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Update: November, 2001
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Karen's camera
  Linda and Ursula at work.

Update from the field:
by Historians Linda Peavy and Ursula Smith

A Case of Frontier House Fever

One afternoon in mid-December 2000, Ursula received a telephone call from Micah Fink, associate producer of FRONTIER HOUSE, a call that set us on a year-long adventure. Micah had seen our books in western history -- in particular PIONEER WOMEN and FRONTIER CHILDREN -- and his call came on the basis of his reaction to our treatment of frontier families in those books. "Did you happen to see THE 1900 HOUSE?" he asked. Indeed we had. "We're looking for historical consultants for a companion piece of sorts," he said. "We're calling it THE FRONTIER HOUSE, and we'd like to know whether you might be interested in joining us on that project."

Ursula was increasingly intrigued as Micah laid out the program's format. But being the practical half of this professional partnership, she was also more than a little skeptical. Putting one family into a house for three months in turn-of-the-twentieth-century London was one thing, but transporting three twenty-first-century American families to a facsimile of 1883 Montana Territory for five months was quite another.

Having spent nearly twenty years in Bozeman, MT, we knew firsthand the ruggedness of the terrain on which the FRONTIER HOUSE families would be living.


"Transporting three twenty-first-century American families to a facsimile of 1883 Montana Territory? Yes, she was skeptical."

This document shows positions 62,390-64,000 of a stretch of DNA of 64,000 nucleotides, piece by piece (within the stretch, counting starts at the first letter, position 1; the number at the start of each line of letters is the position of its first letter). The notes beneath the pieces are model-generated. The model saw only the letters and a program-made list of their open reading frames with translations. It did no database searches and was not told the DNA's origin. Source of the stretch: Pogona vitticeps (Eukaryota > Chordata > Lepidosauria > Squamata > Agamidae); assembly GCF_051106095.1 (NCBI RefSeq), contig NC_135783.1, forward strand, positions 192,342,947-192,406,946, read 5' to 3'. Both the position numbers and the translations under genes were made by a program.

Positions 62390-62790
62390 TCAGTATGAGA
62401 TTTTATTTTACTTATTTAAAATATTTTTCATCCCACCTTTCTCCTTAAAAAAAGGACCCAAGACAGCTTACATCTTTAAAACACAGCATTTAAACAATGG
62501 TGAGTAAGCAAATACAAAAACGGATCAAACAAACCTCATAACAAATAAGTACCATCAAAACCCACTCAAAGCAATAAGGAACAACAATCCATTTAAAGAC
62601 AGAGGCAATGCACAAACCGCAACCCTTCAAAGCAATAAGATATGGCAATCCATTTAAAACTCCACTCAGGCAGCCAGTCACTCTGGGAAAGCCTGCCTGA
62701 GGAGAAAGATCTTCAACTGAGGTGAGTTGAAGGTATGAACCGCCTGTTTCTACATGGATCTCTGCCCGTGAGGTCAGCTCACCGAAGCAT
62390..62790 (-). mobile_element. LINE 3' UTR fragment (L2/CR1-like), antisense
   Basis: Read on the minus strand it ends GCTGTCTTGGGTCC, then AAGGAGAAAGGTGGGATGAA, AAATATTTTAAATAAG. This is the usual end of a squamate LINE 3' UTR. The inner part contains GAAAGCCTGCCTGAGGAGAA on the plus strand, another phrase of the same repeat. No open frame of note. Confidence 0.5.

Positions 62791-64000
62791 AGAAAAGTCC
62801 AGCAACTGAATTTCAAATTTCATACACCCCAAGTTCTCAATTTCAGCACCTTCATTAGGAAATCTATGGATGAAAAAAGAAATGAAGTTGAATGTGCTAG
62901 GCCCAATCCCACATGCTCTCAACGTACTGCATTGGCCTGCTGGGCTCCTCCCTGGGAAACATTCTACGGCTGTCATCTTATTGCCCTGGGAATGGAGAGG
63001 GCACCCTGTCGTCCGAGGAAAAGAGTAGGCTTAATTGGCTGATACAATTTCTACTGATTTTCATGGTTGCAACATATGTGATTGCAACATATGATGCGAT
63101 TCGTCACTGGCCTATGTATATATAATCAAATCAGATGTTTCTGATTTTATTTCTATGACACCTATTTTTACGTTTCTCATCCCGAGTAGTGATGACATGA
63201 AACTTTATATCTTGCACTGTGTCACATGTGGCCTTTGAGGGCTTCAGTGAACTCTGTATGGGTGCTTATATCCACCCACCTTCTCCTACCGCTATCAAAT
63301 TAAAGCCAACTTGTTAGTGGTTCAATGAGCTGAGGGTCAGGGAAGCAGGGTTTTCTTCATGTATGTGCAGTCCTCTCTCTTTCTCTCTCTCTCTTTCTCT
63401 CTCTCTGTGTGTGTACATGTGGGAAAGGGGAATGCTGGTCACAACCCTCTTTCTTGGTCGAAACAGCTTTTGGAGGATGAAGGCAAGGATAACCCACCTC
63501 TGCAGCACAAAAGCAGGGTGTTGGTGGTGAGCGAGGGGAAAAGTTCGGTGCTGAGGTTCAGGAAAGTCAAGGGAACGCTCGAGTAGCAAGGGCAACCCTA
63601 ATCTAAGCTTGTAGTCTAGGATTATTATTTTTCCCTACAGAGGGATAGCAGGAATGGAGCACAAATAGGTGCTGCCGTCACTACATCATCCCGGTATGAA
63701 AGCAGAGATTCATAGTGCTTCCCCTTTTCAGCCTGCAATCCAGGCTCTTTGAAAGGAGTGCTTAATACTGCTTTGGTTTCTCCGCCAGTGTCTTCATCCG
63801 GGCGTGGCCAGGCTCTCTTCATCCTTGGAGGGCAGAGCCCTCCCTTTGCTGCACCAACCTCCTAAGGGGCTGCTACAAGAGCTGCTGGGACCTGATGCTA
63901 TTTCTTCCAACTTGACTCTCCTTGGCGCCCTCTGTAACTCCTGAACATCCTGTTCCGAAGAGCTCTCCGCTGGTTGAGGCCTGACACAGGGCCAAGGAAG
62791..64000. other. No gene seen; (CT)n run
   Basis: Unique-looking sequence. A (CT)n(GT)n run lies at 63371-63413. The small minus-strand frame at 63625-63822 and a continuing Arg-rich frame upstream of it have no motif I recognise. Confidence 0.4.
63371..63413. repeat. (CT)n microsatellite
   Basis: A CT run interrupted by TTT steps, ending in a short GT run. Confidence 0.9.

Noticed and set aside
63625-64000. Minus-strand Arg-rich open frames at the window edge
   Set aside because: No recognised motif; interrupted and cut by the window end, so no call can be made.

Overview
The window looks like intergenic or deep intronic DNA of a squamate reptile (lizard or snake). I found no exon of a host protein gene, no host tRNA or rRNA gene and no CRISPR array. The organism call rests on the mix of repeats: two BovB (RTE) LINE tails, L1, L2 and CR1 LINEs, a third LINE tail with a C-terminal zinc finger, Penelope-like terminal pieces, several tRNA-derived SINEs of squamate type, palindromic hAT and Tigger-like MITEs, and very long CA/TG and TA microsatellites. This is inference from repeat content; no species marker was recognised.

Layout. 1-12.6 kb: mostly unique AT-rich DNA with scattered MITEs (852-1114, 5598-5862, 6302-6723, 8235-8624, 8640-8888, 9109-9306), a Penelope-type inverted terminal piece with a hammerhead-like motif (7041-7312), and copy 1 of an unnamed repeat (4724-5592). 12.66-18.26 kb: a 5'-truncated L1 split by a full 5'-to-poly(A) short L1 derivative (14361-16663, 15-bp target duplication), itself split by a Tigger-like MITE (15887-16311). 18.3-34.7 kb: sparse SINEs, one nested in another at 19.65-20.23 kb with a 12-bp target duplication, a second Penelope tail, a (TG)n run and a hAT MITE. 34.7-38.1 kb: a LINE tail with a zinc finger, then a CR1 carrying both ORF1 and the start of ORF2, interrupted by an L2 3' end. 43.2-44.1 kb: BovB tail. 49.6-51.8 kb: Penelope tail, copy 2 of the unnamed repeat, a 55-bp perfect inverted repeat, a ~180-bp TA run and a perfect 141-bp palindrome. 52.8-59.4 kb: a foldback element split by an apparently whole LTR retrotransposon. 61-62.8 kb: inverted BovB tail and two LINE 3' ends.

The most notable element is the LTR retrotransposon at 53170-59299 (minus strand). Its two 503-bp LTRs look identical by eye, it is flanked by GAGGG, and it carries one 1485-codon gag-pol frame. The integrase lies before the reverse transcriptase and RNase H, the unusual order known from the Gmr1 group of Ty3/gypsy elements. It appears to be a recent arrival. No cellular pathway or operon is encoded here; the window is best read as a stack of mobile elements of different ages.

A snow storm in June? Only in Frontier Valley. Click on a photo to see it enlarged.

The Way it Was

Also, having spent a good many of our Montana years researching the letters, diaries, and memoirs of 19th and early 20th-century homesteaders and conducting interviews with the children and grandchildren of many of those who'd lived the experiences the FRONTIER HOUSE families would attempt to replicate, we had a keen understanding of the difficulties those early settlers faced -- and they, after all, had been fairly proficient at such essential activities as cooking and heating with wood, milking cows and churning butter, riding horses, and plowing fields before they ever took up a homesteading claim.

What were the chances that any modern American family could cope with the conditions Micah was laying out for THE FRONTIER HOUSE experiment? Beyond that, Ursula quickly calculated the time that remained between mid-December and mid-May, when the project was scheduled to begin shooting in Montana. Five short months to get this researched, mounted, and underway? Yes, she was skeptical.

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